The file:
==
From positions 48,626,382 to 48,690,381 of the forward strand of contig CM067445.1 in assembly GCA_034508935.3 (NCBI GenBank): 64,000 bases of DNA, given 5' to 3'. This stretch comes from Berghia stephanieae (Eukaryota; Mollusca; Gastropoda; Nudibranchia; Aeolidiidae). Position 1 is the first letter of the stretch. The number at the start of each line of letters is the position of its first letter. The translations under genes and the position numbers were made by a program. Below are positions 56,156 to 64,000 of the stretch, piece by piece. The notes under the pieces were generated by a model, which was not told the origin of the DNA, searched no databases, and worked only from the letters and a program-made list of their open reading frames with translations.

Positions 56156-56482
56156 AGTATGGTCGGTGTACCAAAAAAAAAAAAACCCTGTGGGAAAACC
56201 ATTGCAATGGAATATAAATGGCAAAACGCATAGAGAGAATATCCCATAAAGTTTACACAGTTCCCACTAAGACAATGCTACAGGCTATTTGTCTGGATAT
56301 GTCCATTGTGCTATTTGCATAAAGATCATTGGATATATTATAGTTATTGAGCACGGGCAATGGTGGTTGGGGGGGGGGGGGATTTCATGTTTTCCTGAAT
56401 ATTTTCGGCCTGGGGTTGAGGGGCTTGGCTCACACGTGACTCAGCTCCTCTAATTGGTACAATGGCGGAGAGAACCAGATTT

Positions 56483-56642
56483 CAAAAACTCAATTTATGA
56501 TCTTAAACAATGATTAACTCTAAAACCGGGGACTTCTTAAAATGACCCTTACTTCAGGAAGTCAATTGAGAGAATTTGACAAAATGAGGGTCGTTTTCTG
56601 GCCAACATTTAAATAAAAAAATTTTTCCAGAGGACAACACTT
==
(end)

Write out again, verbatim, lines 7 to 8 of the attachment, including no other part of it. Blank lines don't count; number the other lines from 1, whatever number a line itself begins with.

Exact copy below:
Positions 56483-56642
56483 CAAAAACTCAATTTATGA